US military steps up operations in the Horn of Africa (part 2/2)

Posted Date: Sunday, February 16, 2014

Since four gunmen from that group killed more than 60 shoppers in Nairobi's Westgate mall in September, Washington has injected a new urgency into its hunt to track down the leaders before they can plan more attacks. Drone strikes One controversial tool in JSOC's arsenal is the use of missile strikes by unmanned Reaper drones. Until last September they took off from this base but after a number of crashes and near misses the Djibouti government asked the Americans to move them out to a desert runway. The drone strikes have continued, sometimes killing civilians and attracting condemnation from human rights groups as "extrajudicial killings". So I asked Djibouti's Foreign Minister, Mahmoud Ali Youssuf if this bothered him. Djibouti's Foreign Minister Mahmoud Ali Youssouf speaks to Frank Gardner "We feel that really Djibouti is one of the top targets of al-Shabab in the region," he replied, adding that: "These people are very dangerous, the al-Shabab and al-Qaeda elements. So whatever it takes. "If we can contain them, ok, if we can get rid of them it's better. "But we don't have to waste time in asking each and every time ourselves if we should use drones or not". It certainly looks like America is here to stay. Fresh building work is still under way at the camp. So as long as this remains a troubled region and Djibouti is happy to play host, Washington has a firm foothold on the Horn of Africa. The drone strikes against militant leaders look set to continue.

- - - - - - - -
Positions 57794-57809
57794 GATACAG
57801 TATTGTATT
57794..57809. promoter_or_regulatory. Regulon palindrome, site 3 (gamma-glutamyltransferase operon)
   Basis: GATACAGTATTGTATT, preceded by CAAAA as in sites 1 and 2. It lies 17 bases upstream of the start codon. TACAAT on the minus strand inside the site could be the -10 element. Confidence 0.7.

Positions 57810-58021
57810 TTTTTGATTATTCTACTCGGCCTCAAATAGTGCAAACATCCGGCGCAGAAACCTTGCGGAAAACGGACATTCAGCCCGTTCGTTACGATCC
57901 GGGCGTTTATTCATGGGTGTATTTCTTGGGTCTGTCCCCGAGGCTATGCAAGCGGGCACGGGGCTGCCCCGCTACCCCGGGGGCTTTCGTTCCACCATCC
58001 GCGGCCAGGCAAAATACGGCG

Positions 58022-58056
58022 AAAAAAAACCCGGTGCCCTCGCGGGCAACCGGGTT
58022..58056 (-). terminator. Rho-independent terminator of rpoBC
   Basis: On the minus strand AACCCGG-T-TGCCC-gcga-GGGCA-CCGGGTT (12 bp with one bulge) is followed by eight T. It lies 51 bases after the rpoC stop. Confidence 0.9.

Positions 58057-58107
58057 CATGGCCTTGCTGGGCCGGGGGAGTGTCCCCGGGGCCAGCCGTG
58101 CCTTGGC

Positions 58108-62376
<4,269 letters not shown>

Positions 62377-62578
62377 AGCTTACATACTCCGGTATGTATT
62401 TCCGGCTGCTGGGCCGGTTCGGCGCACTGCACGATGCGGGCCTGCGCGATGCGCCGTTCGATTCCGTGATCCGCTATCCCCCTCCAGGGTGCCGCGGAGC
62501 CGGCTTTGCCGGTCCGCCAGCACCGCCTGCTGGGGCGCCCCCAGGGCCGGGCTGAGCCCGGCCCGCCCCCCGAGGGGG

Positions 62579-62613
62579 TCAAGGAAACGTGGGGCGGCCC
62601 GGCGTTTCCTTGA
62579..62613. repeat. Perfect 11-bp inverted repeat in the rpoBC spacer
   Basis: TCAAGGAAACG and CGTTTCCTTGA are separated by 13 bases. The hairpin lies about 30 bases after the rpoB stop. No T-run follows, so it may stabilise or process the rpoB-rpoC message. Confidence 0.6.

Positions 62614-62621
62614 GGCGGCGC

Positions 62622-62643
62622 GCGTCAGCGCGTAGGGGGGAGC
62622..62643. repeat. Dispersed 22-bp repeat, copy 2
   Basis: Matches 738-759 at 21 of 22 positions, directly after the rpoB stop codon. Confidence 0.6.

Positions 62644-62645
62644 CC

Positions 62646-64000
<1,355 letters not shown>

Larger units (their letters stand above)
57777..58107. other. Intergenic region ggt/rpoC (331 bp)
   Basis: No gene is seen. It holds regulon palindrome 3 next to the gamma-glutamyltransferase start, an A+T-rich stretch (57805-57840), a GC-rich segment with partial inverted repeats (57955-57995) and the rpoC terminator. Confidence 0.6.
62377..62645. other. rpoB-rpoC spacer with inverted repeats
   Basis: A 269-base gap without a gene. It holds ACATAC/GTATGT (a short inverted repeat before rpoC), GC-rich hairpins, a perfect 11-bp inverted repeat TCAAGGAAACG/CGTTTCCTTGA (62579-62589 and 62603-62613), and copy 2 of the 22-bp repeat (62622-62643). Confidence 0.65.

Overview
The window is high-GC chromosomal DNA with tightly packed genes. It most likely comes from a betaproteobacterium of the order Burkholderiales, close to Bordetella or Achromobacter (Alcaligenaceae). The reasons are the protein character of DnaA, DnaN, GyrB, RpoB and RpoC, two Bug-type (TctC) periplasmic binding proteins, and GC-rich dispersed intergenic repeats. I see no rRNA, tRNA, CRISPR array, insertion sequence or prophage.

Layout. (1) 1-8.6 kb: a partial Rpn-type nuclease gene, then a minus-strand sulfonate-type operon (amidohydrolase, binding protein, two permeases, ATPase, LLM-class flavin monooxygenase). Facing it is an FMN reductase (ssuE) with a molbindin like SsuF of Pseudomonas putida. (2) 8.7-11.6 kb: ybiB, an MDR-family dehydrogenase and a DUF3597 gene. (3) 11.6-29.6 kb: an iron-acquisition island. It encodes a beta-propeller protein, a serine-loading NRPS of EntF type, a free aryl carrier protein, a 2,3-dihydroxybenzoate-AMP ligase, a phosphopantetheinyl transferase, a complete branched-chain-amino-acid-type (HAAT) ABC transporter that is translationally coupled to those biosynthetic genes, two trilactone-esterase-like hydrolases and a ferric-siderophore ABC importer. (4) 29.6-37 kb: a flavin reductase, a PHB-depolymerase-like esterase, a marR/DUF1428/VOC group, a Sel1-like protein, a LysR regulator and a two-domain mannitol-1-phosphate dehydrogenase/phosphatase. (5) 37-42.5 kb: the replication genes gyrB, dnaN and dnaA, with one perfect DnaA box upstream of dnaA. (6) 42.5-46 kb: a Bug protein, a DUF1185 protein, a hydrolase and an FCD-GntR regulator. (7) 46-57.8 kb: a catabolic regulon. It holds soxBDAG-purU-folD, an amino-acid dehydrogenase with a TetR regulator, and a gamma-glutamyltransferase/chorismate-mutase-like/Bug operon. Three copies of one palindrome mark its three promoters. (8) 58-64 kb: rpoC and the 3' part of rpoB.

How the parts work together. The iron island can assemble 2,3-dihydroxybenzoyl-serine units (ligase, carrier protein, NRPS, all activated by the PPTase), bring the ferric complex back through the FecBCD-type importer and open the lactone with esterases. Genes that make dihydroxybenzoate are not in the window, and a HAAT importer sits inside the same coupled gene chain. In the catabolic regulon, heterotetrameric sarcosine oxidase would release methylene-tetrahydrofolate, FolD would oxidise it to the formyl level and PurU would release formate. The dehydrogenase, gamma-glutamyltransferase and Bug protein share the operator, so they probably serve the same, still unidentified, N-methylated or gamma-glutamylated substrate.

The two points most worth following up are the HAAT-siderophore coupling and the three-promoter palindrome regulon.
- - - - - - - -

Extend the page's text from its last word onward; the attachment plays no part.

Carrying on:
Read next article

Read Previous article